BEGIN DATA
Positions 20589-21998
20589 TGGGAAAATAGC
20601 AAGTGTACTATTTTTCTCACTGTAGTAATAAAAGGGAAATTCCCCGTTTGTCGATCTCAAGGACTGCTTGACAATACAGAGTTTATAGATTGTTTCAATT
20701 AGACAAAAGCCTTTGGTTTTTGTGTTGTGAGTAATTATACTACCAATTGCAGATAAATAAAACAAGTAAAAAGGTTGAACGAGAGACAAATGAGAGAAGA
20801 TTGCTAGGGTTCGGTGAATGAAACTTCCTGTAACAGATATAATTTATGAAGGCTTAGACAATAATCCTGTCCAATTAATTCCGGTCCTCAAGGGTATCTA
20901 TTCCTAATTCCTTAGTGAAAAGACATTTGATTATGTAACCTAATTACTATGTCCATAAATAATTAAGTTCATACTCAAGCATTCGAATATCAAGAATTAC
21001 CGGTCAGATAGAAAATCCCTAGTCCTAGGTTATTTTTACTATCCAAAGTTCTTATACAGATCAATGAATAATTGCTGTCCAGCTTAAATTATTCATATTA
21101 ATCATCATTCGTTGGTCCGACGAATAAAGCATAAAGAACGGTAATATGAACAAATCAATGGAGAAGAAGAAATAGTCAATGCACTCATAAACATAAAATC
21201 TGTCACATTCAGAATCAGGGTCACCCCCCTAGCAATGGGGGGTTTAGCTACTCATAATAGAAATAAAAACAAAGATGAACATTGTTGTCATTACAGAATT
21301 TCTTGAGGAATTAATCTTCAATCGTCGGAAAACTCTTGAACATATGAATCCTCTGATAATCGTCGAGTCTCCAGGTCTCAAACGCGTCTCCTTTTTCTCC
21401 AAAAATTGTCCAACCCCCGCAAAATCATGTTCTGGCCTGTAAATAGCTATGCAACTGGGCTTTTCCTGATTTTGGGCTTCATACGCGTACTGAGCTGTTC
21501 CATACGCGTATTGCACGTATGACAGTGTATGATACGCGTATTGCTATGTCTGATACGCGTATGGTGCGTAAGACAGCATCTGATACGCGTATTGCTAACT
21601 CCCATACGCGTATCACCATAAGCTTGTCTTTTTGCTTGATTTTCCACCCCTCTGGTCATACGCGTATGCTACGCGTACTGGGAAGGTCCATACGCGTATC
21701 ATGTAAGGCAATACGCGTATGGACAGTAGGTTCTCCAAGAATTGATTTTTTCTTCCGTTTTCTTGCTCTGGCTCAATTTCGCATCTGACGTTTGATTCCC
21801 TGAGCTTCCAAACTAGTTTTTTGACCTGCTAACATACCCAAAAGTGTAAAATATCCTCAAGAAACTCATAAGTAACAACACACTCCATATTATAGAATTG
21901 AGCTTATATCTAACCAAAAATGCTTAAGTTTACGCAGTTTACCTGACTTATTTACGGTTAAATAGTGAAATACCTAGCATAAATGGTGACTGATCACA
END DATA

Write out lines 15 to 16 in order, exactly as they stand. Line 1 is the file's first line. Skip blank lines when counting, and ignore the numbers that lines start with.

21801 TGAGCTTCCAAACTAGTTTTTTGACCTGCTAACATACCCAAAAGTGTAAAATATCCTCAAGAAACTCATAAGTAACAACACACTCCATATTATAGAATTG
21901 AGCTTATATCTAACCAAAAATGCTTAAGTTTACGCAGTTTACCTGACTTATTTACGGTTAAATAGTGAAATACCTAGCATAAATGGTGACTGATCACA